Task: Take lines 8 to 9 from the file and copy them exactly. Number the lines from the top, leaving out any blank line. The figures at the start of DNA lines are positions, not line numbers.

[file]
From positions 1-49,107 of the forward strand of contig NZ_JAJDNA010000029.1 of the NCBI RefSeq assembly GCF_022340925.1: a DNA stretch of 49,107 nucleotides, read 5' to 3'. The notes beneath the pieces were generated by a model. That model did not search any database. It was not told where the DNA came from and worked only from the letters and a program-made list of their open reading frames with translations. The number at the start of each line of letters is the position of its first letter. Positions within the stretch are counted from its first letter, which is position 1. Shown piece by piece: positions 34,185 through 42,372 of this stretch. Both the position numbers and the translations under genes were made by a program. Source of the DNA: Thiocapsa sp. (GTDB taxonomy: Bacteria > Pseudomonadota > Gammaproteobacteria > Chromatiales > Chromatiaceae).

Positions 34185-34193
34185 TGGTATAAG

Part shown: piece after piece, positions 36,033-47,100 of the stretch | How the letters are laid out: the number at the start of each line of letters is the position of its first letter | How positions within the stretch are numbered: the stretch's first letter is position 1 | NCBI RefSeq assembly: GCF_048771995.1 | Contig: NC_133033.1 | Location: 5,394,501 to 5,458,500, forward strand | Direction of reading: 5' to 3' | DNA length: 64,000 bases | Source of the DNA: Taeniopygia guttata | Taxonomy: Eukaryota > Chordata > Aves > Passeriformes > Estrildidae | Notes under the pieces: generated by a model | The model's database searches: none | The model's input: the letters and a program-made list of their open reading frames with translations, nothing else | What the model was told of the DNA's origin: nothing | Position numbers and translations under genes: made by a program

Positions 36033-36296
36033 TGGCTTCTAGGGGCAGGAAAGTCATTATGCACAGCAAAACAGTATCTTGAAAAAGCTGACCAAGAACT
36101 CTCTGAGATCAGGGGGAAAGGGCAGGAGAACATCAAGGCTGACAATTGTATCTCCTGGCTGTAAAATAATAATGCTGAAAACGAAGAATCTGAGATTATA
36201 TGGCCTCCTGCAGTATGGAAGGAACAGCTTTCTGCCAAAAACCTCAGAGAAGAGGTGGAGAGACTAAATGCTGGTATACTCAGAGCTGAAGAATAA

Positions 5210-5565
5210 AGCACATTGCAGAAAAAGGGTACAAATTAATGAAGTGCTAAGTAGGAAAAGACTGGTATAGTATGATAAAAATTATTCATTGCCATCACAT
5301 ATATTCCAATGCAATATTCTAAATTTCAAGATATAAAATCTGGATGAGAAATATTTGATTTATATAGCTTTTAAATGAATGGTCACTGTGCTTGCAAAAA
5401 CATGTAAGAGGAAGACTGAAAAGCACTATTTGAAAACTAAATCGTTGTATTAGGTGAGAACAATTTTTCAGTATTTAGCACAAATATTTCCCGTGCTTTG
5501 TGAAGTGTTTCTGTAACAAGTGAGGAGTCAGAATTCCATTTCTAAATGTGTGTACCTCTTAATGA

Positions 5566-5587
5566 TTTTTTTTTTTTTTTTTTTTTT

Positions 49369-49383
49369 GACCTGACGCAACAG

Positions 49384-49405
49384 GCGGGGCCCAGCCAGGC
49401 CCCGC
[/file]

36201 TGGCCTCCTGCAGTATGGAAGGAACAGCTTTCTGCCAAAAACCTCAGAGAAGAGGTGGAGAGACTAAATGCTGGTATACTCAGAGCTGAAGAATAA

Positions 5210-5565